It also put heavy pressure on the euro, which tumbled 1.20% to $1.3220. Wall Street pays close attention to the euro's relationship with the greenback because a stronger dollar tends to hurt demand for commodities and exports.
Equity market sentiment may also have been hurt for the second day in a row by slipping bond prices as the yield on the 10-year note edged above 3.5% for the first time in seven months. While partially an endorsement of rising economic prospects, the higher bond yields also threaten to drag on economic growth and corporate profits.
Wall Street received mostly positive news on the economic front, highlighted by the Empire State manufacturing index, which soared in December to a 10.57 reading, reversing a -11.14 reading from the month before. Economists had been calling for a reading of only 5.0.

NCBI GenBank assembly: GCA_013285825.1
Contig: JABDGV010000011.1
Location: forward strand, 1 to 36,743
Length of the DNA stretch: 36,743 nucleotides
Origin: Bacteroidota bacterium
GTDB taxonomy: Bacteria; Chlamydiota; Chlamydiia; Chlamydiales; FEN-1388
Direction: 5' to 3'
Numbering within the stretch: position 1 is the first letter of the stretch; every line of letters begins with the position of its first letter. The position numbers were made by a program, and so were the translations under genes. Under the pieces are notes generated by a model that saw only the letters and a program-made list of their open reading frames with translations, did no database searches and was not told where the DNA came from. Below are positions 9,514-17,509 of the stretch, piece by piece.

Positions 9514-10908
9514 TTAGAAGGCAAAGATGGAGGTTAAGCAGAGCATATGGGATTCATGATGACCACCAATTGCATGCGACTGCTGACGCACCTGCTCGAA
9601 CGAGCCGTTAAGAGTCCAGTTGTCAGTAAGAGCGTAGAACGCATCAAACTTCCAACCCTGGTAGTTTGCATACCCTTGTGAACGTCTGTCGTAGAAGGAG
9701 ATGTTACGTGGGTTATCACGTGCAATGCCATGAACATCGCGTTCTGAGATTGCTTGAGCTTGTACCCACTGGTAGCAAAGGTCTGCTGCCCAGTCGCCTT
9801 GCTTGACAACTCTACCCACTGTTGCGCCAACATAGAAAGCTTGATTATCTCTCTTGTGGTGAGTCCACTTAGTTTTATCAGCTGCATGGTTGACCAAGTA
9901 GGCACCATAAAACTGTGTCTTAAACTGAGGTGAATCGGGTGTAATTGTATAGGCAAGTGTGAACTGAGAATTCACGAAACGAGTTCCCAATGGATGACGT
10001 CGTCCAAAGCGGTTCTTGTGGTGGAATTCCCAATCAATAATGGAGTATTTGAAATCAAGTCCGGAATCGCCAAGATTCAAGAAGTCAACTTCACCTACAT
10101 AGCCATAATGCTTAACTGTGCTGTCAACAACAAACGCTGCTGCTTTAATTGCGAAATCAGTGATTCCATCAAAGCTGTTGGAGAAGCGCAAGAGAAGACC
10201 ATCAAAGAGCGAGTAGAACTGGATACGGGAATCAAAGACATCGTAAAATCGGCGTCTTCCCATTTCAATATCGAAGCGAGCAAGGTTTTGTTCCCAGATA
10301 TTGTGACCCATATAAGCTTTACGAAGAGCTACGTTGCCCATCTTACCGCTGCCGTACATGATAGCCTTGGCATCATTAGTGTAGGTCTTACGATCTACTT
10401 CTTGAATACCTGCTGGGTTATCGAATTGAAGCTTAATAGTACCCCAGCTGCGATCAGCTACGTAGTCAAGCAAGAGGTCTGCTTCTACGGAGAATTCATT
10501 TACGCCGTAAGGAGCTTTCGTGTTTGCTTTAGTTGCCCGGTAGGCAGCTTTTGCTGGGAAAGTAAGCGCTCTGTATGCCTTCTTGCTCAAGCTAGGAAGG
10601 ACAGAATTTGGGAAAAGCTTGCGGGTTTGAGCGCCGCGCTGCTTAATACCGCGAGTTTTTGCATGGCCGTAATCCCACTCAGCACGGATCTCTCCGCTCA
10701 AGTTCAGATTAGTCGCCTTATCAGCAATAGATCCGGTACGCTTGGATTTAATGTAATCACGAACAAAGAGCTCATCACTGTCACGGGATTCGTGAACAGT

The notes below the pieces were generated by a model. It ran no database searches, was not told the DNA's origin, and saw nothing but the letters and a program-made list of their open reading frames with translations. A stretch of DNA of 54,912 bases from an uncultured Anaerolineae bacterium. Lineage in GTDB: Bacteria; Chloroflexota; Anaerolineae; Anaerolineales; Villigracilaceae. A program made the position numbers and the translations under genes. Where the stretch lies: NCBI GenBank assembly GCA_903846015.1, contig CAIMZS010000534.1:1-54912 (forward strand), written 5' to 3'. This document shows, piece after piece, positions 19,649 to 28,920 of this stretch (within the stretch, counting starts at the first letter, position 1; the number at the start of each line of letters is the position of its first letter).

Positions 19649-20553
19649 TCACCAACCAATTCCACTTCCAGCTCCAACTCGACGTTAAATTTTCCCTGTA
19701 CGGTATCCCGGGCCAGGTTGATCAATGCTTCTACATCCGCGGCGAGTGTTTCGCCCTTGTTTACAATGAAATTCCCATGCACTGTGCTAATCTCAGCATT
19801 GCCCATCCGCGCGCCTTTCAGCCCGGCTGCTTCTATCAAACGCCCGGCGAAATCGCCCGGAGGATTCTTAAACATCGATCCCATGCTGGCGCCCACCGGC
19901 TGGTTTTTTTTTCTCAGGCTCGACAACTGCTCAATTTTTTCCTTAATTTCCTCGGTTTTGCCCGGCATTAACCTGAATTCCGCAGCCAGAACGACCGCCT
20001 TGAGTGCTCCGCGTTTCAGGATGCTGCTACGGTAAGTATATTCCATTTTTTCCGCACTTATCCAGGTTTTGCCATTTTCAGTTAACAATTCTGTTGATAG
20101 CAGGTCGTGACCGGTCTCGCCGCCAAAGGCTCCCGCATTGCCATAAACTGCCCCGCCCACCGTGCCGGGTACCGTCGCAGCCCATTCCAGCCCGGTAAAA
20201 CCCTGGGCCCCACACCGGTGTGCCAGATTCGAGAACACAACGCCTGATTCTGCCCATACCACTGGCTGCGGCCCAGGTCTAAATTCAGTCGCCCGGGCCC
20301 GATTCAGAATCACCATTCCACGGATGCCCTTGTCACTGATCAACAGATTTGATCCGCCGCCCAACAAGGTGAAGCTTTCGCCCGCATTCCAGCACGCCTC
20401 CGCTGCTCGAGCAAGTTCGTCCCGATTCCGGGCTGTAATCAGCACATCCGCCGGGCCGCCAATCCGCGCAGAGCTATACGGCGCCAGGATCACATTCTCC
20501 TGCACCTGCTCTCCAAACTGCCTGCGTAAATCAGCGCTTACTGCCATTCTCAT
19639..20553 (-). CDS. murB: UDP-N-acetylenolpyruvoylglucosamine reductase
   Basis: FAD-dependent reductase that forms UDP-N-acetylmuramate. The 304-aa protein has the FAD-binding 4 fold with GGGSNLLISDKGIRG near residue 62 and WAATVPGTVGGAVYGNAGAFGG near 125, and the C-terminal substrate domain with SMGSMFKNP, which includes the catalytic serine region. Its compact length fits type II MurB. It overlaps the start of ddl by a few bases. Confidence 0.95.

Also, the Labor Department said consumer prices grew by just 0.1% in November as the slow economy continues to keep a lid on prices. Wall Street had been expecting a slightly larger rise of 0.2%. Excluding food and energy, consumer inflation rose an in-line 0.1%. The Federal Reserve said industrial production increased 0.4% in November, its biggest gains since July. Capacity use rose to a reading of 75.2.
Meanwhile, the U.S. Senate easily passed the compromise brokered by President Barack Obama and Republican leaders to extend the Bush tax cuts by two years. The deal faces more resistance in the House but is expected to eventually pass there too. Wall Street has seen the compromise as bullish for stocks because it includes stimulative measures and removes a huge cloud of uncertainty hanging over the markets and businesses.
In the commodities complex, crude oil crude gained 34 cents a barrel, or 0.39%, to $88.62. Gold declined $18.10 a troy ounce, or 1.29%, to $1,385.50.
Novartis (NVS) unveiled a sweetened bid to take full control of eye care giant Alcon (ACL) for $12.9 billion. The agreement calls for Novartis to pay $168 per Alcon share for the remaining 23% of the company. To pay for the acquisition, Novartis said it will issue new stock.